Negative interest rates or lower rates for longer?
SHARE PHIL - Jonathan Ravelas (The Philippine Star) - September 18, 2019 - 12:00am

One may ask why the negative interest rates? To mitigate the impact of the global financial crisis triggered by the collapse of Lehman Brothers in 2008, many central banks cut interest rates near zero. A decade later, interest rates remain low in most countries due to subdued economic growth. With Donald Trump’s trade war, some major central banks–having little room to cut rates further, have resorted to this unconventional policy of negative interest rates.

Under a negative rate policy, financial institutions are required to pay interest for parking excess funds with the central banks. In other words, banks are charged for keeping any surplus cash beyond that which regulators say they must keep on hand. This way, central banks penalize financial institutions for holding on to cash in the hope of prompting them to boost lending to businesses and consumers.

How does this affect you?

When interest rates are above zero, buying a car on credit will cost you more because you’ll have to pay interest on the loan. When interest rates are negative, it will be cheaper to buy a car on credit versus paying for it with cash; so this scenario encourages you to purchase and accumulate assets.

But that’s not the only way to make money with negative interest rates. Investors can find uncommon opportunities in such situations.

The most obvious case is the same advantage all bondholders experience during periods of falling interest rates. Investors who already own bonds will benefit greatly, primarily because current bond prices rise in value when interest rates decline.

Should a negative interest rate scenario arise, borrowers have the advantage over lenders. Negative interest rates will clearly hurt companies and institutions that rely on loaning money. But not all of them.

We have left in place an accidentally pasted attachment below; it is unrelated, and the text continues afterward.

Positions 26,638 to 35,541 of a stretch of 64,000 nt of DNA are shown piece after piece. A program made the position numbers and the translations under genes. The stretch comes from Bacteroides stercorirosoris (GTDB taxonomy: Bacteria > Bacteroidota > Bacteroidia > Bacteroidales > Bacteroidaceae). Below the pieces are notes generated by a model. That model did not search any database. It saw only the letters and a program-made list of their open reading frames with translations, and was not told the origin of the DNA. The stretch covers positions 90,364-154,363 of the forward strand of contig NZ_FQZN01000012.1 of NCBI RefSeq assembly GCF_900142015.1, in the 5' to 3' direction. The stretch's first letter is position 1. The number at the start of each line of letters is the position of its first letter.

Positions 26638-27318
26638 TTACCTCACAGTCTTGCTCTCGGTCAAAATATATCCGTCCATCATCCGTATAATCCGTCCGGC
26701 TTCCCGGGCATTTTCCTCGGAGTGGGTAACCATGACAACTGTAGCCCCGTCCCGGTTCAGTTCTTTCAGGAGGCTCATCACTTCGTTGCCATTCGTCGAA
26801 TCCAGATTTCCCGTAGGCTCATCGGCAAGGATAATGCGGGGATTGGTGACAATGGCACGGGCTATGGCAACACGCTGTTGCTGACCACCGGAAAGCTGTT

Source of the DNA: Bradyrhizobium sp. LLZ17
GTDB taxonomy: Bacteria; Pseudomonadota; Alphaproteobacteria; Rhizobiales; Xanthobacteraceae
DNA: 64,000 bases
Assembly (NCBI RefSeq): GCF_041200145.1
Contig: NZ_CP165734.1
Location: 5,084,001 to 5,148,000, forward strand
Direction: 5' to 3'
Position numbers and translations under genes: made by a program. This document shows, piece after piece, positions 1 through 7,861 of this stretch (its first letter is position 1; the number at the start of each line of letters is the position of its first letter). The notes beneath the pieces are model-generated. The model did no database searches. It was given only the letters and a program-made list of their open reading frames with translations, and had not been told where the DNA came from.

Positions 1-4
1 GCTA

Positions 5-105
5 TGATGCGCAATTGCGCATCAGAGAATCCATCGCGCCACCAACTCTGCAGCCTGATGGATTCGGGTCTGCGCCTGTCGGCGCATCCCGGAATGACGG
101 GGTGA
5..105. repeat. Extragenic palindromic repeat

You see, not everybody will have negative interest rates. Let’s take emerging-market bonds—the riskier portion of the fixed-income spectrum will remain in positive territory. These might represent the loans market lenders will pursue and invest in, hopefully providing capital to smaller enterprises and companies in emerging markets, and in turn, help fuel economic growth.

On the personal side, you may find it more lucrative to restructure all your loans into negative interest rate loans. If only it were that easy! But it will not happen in the Philippines just yet. For now, we should be happy that we have low interest rates. This is good for the government and the private sector as we capitalize on our future through building infrastructure, developing social capital, and seizing opportunities in agriculture, tourism and manufacturing. Lower interest rates are good for the stock market.

If you’re saving for retirement, you would want to invest in stocks that can transform that no-cost capital into more profits, especially in sectors such as consumer goods, real estate, retail, and banking.

So, if you are already retired or saving for retirement, what should you be more worried about: Negative interest rates or a trade war with China? Neither. Retirees should be worried about being able to generate the income they need for the rest of their lives. Where to get the information? Be a member of SharePhil and know more.

Jonathan “Jonas” Ravelas is first vice president and chief market strategist of BDO Unibank. He provides analysis of financial markets and macroeconomic developments in local and foreign markets. Jonas is SharePHIL’s source of daily market and economic updates. Join SharePHIL to subscribe to the SharePHIL Morning Brief. To sign up, visit http://bit.ly/SharePhilMembershipApp or scan QR code below:

The views and opinions expressed in this column are those of the author/s and do not necessarily reflect the official policy or position of SharePHIL nor purport to reflect the opinions or views of SharePHIL or its members.

Learn more at http://sharephil.org

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